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Insights 35: 16 September 2016
Our latest report: What's the Catch? The state of recreational fisheries management in New Zealand
 
Dr Randall Bess discusses What's the Catch? on TV3's Story
 
Central government's bid to corporatise council assets raises more questions that it answers

What’s the Catch? What the initial feedback says
Dr Randall Bess | Research Fellow | randall.bess@nzinitiative.org.nz
The launch of the first report on recreational fisheries caused quite a stir. The media sent alarms that decreasing daily bag limits were inevitable, and that we were running out of fish. Also, what cheekiness to blame recreational fishers for fisheries problems; what about the pillaging done by commercial fishers?  

These responses were expected given that recreational fishing is an integral aspect of the Kiwi way of life. But, who wants to contemplate it will increasingly come under threat as the population and tourist numbers continue to grow, unless we do things differently?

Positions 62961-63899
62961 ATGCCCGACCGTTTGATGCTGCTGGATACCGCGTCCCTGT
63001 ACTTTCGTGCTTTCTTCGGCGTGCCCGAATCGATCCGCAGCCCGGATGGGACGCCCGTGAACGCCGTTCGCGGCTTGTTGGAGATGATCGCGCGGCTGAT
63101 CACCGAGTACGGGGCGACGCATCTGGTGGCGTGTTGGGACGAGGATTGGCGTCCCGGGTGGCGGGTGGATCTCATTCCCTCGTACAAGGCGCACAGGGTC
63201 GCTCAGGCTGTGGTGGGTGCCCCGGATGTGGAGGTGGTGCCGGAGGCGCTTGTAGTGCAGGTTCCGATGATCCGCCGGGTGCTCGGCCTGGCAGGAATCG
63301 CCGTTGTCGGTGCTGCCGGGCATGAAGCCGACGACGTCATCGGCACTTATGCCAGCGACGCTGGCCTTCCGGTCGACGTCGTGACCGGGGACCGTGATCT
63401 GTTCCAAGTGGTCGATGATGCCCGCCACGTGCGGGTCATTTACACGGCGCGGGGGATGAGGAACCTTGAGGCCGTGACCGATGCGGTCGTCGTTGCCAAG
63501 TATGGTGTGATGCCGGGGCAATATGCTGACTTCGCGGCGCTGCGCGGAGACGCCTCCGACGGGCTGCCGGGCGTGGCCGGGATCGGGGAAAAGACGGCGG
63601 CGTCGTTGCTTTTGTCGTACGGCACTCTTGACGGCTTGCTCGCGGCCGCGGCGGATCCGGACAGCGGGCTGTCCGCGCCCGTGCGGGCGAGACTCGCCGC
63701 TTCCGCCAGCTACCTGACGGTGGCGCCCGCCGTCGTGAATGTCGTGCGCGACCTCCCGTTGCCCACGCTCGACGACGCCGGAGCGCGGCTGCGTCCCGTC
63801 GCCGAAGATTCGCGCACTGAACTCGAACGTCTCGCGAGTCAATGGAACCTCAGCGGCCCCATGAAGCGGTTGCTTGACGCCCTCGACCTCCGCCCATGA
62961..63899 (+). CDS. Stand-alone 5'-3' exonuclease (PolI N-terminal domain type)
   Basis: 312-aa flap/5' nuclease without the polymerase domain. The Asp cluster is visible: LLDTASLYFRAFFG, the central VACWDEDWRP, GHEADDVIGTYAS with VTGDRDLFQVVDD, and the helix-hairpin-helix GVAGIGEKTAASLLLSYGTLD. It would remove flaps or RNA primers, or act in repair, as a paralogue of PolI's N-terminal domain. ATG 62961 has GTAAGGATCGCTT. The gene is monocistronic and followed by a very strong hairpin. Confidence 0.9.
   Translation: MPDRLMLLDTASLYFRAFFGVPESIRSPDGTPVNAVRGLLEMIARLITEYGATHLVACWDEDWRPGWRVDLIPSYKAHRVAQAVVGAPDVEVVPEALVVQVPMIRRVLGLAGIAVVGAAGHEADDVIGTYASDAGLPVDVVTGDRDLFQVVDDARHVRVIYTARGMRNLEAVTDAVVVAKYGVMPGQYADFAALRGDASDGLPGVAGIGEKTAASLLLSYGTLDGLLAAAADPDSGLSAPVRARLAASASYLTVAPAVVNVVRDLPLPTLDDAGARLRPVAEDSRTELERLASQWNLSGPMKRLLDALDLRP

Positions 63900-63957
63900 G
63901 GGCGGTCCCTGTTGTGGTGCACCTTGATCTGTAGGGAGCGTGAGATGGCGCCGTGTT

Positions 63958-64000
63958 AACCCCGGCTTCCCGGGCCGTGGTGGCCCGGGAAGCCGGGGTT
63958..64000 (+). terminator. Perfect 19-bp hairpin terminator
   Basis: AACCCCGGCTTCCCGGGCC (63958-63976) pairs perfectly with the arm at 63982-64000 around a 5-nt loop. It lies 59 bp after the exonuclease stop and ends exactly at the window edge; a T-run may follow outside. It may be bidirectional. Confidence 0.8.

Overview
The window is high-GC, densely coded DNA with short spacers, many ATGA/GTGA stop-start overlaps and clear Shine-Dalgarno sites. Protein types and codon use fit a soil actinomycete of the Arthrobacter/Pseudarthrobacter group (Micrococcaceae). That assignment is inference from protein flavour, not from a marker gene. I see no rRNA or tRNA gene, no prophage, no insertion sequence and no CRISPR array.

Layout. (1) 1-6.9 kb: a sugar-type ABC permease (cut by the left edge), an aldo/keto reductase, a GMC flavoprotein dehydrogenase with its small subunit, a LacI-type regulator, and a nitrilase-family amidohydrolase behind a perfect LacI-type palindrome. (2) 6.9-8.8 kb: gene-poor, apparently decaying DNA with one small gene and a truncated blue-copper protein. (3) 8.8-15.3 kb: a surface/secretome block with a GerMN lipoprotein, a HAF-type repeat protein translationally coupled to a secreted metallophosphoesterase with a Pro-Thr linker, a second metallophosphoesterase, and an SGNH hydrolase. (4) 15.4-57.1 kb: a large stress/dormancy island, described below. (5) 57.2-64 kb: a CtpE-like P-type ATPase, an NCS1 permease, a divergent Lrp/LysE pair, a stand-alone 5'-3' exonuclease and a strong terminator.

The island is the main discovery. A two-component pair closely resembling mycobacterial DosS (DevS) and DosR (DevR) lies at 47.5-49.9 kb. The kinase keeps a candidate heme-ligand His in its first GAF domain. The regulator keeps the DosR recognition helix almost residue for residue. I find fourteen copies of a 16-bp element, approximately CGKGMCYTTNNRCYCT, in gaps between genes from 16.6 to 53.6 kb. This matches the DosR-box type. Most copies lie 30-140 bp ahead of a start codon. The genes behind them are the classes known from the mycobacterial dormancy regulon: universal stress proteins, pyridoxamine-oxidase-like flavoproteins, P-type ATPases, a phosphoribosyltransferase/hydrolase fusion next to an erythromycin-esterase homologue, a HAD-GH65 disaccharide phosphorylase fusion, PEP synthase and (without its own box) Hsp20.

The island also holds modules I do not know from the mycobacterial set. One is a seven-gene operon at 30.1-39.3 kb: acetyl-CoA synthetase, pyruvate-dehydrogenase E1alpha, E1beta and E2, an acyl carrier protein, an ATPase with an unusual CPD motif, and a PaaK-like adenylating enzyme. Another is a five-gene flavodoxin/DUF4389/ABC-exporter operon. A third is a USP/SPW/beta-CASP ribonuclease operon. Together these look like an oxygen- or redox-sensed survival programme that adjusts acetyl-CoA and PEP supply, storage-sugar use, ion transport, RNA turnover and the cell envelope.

I appreciated Graeme Sinclair, from Gone Fishin’, confirming our concern regarding the impact on recreational fishing should Auckland’s population double in the next 30 to 40 years. He also confirmed that the burden of responsibility for fisheries problems is complicated, and all fishing sectors should plan for more effective fisheries management.

Terry Williams-King, from The Fishing Show on RadioLive, stated his concern about the wastefulness of both commercial and recreational fishers when discarding and high grading. He stressed the importance of everyone doing their part to fix the problems, and the need to look after what we have. 

Terry also stressed the importance of reviewing some recreational fishing rules. He proposed that we do without the minimum legal size for snapper to reduce discarding and high grading, and implement a maximum legal size to protect the large-size breeders that produce the most eggs. He proposed the seven fish daily bag limit should continue in SNA1, and replace the 30 centimetre minimum size limit with a maximum limit of 40 centimetres.

I have repeatedly heard tangata whenua state that protecting large-size breeders, whether finfish or shellfish, is a good sustainable practice. Nevertheless, the Ministry for Primary Industries does not use it. I have been told the reason is to avoid creating markets for small fish, but for whose benefit?